Serving a TensorFlow Model

This tutorial shows you how to use TensorFlow Serving components to export a trained TensorFlow model and use the standard tensorflow_model_server to serve it. If you are already familiar with TensorFlow Serving, and you want to know more about how the server internals work, see the TensorFlow Serving advanced tutorial.

This tutorial uses the simple Softmax Regression model introduced in the TensorFlow tutorial for handwritten image (MNIST data) classification. If you do not know what TensorFlow or MNIST is, see the MNIST For ML Beginners tutorial.

The code for this tutorial consists of two parts:

  • A Python file, mnist_saved_model.py, that trains and exports the model.

  • A ModelServer binary which can be either installed using apt-get, or compiled from a C++ file (main.cc). The TensorFlow Serving ModelServer discovers new exported models and runs a gRPC service for serving them.

Before getting started, please complete the prerequisites.

Train And Export TensorFlow Model

As you can see in mnist_saved_model.py, the training is done the same way it is in the MNIST For ML Beginners tutorial. The TensorFlow graph is launched in TensorFlow session sess, with the input tensor (image) as x and output tensor (Softmax score) as y.

Then we use TensorFlow's SavedModelBuilder module to export the model. SavedModelBuilder saves a "snapshot" of the trained model to reliable storage so that it can be loaded later for inference.

For details on the SavedModel format, please see the documentation at SavedModel README.md.

From mnist_saved_model.py, the following is a short code snippet to illustrate the general process of saving a model to disk.

export_path_base = sys.argv[-1]
export_path = os.path.join(
      compat.as_bytes(export_path_base),
      compat.as_bytes(str(FLAGS.model_version)))
print 'Exporting trained model to', export_path
builder = tf.saved_model.builder.SavedModelBuilder(export_path)
builder.add_meta_graph_and_variables(
      sess, [tag_constants.SERVING],
      signature_def_map={
           'predict_images':
               prediction_signature,
           signature_constants.DEFAULT_SERVING_SIGNATURE_DEF_KEY:
               classification_signature,
      },
      legacy_init_op=legacy_init_op)
builder.save()

SavedModelBuilder.__init__ takes the following argument:

  • export_path is the path of the export directory.

SavedModelBuilder will create the directory if it does not exist. In the example, we concatenate the command line argument and FLAGS.model_version to obtain the export directory. FLAGS.model_version specifies the version of the model. You should specify a larger integer value when exporting a newer version of the same model. Each version will be exported to a different sub-directory under the given path.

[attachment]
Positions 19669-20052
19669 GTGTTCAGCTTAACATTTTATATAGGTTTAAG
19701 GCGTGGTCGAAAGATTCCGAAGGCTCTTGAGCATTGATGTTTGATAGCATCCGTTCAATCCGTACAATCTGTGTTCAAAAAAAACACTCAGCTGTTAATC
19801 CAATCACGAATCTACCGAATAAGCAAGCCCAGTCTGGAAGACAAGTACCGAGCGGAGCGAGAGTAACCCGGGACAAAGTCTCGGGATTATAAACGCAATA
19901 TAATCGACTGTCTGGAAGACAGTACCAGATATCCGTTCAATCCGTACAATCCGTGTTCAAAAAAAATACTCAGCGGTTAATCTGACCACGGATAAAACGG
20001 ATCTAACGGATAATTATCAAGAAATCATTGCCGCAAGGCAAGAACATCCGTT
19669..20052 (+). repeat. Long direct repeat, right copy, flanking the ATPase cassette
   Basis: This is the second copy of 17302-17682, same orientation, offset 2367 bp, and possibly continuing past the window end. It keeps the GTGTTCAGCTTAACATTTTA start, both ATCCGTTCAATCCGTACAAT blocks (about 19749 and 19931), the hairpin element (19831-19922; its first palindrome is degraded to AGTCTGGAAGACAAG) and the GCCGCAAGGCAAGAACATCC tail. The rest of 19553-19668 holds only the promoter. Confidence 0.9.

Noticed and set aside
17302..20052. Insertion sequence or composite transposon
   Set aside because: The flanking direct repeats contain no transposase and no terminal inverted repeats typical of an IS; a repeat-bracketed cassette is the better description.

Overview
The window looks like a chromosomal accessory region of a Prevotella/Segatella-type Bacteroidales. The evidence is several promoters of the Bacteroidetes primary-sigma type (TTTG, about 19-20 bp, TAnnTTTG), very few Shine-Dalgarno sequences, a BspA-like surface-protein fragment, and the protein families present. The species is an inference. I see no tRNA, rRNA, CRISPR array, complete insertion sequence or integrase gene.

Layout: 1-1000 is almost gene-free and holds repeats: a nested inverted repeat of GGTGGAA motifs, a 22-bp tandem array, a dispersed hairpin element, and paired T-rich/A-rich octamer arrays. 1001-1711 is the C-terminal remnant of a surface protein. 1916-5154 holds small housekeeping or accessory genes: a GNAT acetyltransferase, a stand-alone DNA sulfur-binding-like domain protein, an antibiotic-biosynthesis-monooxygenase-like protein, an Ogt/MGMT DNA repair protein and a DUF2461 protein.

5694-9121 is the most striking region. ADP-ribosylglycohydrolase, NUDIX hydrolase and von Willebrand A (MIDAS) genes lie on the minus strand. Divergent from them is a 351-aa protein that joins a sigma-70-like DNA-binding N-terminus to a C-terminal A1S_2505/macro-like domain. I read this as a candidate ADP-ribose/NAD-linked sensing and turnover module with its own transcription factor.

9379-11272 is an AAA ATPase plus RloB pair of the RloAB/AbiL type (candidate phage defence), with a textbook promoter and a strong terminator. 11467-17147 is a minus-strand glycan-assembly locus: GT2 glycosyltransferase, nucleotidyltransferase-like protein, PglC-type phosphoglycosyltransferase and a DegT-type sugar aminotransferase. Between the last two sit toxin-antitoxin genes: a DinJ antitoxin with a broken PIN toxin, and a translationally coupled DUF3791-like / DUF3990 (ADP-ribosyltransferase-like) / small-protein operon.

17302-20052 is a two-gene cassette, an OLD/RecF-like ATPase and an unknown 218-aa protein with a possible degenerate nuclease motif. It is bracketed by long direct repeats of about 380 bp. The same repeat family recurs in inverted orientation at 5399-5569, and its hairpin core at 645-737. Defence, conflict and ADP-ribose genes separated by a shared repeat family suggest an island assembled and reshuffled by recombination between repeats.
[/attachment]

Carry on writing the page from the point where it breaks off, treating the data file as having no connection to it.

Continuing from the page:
You can add meta graph and variables to the builder using SavedModelBuilder.add_meta_graph_and_variables() with the following arguments:

  • sess is the TensorFlow session that holds the trained model you are exporting.

  • tags is the set of tags with which to save the meta graph. In this case, since we intend to use the graph in serving, we use the serve tag from predefined SavedModel tag constants. For more details, see tag_constants.py and related TensorFlow API documentation.

  • signature_def_map specifies the map of user-supplied key for a signature to a tensorflow::SignatureDef to add to the meta graph. Signature specifies what type of model is being exported, and the input/output tensors to bind to when running inference.

The special signature key serving_default specifies the default serving signature. The default serving signature def key, along with other constants related to signatures, are defined as part of SavedModel signature constants. For more details, see signature_constants.py and related TensorFlow 1.0 API documentation.

Further, to help build signature defs easily, the SavedModel API provides signature def utils. Specifically, in the mnist_saved_model.py code snippet above, we use signature_def_utils.build_signature_def() to build predict_signature and classification_signature.

As an example for how predict_signature is defined, the util takes the following arguments: